North Korea tests new missile potentially capable of carrying nuclear warheads

Kim Jong-un issued a new challenge to Joe Biden by testing his first long-range cruise missile potentially capable of carrying nuclear warheads.

n its first tests since March, Pyongyang at the weekend fired missiles that flew for more than two hours at 1,497kmh above its own territory and waters, calling them a “strategic weapon of great significance”.

Ankit Panda, a senior fellow at the Carnegie Endowment for International Peace, said: “This would be the first cruise missile in North Korea to be explicitly designated a ‘strategic’ role. This is a common euphemism for a nuclear-capable system.”

Last night, the White House said it remained willing to engage with North Korea following the cruise missile tests.

Karine Jean-Pierre, its spokesman, said: “Our position has not changed when it comes to North Korea, we remain prepared to engage.”

Melissa Hanham, of Stanford University’s Centre for International Security and Cooperation, said the missiles represented “another significant milestone for North Korea’s nuclear programme”.

She said Mr Kim was probably aiming to put them on submarines and other naval vessels. “Cruise missiles are almost like little airplanes, they can be very accurate, they can turn corners,” she said. “They can go into valleys where radars would not see them easily. It would be a much more difficult problem for South Korea and Japan to monitor.”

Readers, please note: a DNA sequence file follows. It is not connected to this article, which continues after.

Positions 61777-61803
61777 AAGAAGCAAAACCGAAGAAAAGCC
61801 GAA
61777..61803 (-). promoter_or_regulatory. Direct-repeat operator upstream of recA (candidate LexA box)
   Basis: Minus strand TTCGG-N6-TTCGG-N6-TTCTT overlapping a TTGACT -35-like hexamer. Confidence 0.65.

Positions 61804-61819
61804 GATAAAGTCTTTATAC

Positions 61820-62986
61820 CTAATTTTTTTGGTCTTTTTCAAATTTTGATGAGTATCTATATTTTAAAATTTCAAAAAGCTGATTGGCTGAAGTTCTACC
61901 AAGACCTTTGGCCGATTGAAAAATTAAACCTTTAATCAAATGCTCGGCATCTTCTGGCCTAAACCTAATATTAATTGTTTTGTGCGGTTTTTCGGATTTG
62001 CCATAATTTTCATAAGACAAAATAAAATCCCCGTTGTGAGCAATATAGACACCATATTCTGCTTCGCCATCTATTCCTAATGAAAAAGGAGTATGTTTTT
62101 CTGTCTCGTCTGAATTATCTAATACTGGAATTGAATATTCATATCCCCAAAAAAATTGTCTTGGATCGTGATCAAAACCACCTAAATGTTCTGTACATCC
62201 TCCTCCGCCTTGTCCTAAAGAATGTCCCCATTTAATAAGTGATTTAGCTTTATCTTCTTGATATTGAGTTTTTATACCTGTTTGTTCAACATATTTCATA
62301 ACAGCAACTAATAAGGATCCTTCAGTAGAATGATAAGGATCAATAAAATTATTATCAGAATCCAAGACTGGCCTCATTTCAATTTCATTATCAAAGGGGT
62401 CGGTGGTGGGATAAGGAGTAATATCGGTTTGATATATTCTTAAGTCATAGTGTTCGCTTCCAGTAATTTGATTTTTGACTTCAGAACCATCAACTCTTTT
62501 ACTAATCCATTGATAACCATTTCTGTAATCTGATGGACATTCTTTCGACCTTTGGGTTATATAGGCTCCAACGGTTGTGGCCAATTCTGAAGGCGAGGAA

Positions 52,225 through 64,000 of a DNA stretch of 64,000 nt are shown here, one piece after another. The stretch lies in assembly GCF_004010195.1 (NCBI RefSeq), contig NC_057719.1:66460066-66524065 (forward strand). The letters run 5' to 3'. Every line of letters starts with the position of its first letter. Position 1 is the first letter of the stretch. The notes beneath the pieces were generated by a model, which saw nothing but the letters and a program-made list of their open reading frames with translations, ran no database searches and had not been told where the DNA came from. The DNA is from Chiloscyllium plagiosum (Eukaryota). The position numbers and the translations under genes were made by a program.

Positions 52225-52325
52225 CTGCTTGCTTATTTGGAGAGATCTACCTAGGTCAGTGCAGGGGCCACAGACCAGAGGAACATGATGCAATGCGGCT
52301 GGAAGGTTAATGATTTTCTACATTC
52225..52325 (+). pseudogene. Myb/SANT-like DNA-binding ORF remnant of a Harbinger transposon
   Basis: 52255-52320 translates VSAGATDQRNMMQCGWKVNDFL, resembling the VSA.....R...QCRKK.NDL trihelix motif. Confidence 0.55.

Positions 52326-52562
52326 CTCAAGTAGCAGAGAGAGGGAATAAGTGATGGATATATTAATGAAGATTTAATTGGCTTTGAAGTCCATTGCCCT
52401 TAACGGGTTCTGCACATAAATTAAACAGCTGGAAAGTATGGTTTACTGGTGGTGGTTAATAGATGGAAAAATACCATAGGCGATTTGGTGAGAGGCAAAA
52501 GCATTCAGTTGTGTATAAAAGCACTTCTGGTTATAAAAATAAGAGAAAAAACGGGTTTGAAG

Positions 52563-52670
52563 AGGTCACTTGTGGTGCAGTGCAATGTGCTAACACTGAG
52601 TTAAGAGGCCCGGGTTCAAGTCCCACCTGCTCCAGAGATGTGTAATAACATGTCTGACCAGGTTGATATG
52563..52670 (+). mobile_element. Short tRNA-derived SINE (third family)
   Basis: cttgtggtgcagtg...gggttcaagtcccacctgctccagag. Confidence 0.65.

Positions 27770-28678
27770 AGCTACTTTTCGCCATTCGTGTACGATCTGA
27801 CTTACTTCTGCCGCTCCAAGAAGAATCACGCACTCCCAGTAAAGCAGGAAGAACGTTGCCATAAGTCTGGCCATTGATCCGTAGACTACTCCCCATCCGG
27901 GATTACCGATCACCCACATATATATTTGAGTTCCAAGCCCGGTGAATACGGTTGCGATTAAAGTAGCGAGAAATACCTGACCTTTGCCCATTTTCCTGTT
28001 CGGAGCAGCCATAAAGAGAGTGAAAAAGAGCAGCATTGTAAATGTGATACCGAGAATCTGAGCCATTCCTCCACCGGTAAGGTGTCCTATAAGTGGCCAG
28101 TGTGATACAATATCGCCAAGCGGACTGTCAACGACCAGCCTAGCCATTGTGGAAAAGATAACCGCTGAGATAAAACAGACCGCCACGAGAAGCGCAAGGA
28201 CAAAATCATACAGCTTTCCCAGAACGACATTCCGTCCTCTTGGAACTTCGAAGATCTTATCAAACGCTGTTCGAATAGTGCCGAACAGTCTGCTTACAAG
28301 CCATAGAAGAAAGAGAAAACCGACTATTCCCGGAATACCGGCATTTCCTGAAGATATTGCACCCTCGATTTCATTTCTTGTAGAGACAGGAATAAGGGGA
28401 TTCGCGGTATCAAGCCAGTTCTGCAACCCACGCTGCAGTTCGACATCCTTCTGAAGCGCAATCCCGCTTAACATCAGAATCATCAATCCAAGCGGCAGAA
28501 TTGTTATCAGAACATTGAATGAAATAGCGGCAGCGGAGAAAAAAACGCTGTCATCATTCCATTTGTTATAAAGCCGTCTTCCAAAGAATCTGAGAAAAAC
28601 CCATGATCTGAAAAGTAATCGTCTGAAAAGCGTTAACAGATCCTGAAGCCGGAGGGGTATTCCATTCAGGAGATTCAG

The tests were a clear message to Washington as Sung Kim, Mr Biden’s special representative for North Korea, was due in Tokyo yesterday to meet his South Korean and Japanese counterparts to discuss stalled nuclear talks with North Korea.

Mr Kim’s government has so far rejected the Biden administration’s overtures for dialogue, demanding that Washington abandon its “hostile” policies first – a reference to the US maintaining sanctions and a military alliance with South Korea.

Pyongyang said the new missiles had been in development for two years.

They flew “along an oval and pattern-8 flight orbits” and hit their targets, the regime claimed. It remained unclear whether Pyongyang has developed the technology for warheads small enough to be carried on a cruise missile.

Images in the Rodong Sinmun newspaper showed a missile being fired out of one of five tubes on a launch vehicle and travelling horizontally.

Experts said it was an advance in North Korea’s capability that would make it better able to avoid South Korean and Japanese defence systems.

Katsunobu Kato, Japan’s chief government spokesman, said it would “pose a threat to the peace and security of Japan and the surrounding region” and that “Japan has significant concerns”.

North Korea is under international sanctions over its ballistic missile and nuclear weapons programmes. However, it is not banned from developing cruise missiles.

Park Won-gon, professor of North Korean Studies at Ewha Womans University in Seoul, said: “If the North has sufficiently miniaturised a nuclear warhead, it can be loaded on to a cruise missile as well. It’s very likely that there will be more tests.”

Wang Yi, the Chinese foreign minister, said: “By choosing cruise missiles, North Korea is trying not to provoke the US and China too much.” (© Telegraph Media Group 2021)

Telegraph Media Group Limited [2021]

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